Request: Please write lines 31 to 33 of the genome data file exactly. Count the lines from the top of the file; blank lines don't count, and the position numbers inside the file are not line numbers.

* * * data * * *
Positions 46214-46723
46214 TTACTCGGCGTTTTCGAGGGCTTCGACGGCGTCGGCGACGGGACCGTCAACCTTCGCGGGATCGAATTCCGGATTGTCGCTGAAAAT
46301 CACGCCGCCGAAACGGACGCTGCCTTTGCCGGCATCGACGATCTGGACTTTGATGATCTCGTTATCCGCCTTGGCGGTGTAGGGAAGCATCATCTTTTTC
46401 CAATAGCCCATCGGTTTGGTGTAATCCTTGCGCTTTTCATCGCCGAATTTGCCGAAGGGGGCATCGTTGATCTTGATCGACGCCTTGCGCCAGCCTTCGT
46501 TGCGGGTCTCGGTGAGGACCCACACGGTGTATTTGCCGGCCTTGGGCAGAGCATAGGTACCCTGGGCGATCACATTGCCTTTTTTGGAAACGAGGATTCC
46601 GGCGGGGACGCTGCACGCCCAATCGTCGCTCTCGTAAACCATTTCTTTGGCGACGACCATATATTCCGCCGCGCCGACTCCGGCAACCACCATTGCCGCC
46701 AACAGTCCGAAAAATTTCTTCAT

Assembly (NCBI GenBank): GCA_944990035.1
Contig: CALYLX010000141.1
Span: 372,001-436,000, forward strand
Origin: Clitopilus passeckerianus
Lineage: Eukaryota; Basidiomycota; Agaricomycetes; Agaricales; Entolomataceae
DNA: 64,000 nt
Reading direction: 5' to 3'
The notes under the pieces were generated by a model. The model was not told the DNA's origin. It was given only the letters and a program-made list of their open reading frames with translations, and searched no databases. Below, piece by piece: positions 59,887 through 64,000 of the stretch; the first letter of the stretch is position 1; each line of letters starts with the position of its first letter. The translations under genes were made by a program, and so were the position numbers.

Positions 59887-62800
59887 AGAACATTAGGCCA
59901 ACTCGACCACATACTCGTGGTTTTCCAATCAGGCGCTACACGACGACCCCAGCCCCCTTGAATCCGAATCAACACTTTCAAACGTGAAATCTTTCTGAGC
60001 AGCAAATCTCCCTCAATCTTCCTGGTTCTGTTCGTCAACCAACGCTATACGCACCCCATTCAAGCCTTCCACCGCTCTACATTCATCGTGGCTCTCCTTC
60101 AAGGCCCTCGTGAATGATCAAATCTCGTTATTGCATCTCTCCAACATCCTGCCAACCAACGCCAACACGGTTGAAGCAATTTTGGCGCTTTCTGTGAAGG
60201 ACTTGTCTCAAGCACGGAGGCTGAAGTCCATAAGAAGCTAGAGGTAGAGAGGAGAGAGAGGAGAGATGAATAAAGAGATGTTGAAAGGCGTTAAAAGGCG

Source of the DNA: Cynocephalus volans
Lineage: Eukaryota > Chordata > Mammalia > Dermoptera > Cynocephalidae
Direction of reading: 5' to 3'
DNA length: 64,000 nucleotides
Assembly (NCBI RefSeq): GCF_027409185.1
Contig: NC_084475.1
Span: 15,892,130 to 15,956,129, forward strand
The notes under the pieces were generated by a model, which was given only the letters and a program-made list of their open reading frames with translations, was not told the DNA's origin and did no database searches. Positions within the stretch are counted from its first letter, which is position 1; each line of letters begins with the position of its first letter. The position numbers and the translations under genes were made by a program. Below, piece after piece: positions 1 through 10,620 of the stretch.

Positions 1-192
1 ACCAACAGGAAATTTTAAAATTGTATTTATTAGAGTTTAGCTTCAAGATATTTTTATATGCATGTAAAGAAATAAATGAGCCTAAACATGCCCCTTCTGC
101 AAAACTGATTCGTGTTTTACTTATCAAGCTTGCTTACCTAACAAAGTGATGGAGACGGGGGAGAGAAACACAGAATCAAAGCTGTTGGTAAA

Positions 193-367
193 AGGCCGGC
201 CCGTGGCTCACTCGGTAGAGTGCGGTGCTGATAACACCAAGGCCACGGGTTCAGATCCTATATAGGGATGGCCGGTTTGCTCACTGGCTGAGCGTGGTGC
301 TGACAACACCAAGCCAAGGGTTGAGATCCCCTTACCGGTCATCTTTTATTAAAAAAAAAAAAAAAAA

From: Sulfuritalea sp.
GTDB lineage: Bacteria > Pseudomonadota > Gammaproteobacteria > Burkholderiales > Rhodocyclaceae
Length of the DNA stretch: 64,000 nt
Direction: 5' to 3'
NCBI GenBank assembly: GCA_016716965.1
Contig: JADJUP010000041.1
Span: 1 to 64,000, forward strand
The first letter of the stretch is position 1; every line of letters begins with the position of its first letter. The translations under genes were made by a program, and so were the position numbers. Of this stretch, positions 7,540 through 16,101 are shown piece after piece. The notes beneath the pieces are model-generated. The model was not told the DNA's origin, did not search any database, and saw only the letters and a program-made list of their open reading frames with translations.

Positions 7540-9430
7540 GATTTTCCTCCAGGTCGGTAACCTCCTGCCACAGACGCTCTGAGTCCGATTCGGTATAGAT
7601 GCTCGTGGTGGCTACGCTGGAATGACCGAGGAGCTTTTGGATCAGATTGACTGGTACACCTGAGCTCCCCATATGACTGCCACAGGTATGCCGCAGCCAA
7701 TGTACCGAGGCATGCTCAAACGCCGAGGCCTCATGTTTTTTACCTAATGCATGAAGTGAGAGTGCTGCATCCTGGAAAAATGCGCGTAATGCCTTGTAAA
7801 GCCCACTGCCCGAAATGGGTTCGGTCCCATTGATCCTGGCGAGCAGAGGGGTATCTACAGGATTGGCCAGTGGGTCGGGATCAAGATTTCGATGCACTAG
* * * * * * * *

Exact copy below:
1 ACCAACAGGAAATTTTAAAATTGTATTTATTAGAGTTTAGCTTCAAGATATTTTTATATGCATGTAAAGAAATAAATGAGCCTAAACATGCCCCTTCTGC
101 AAAACTGATTCGTGTTTTACTTATCAAGCTTGCTTACCTAACAAAGTGATGGAGACGGGGGAGAGAAACACAGAATCAAAGCTGTTGGTAAA

Positions 193-367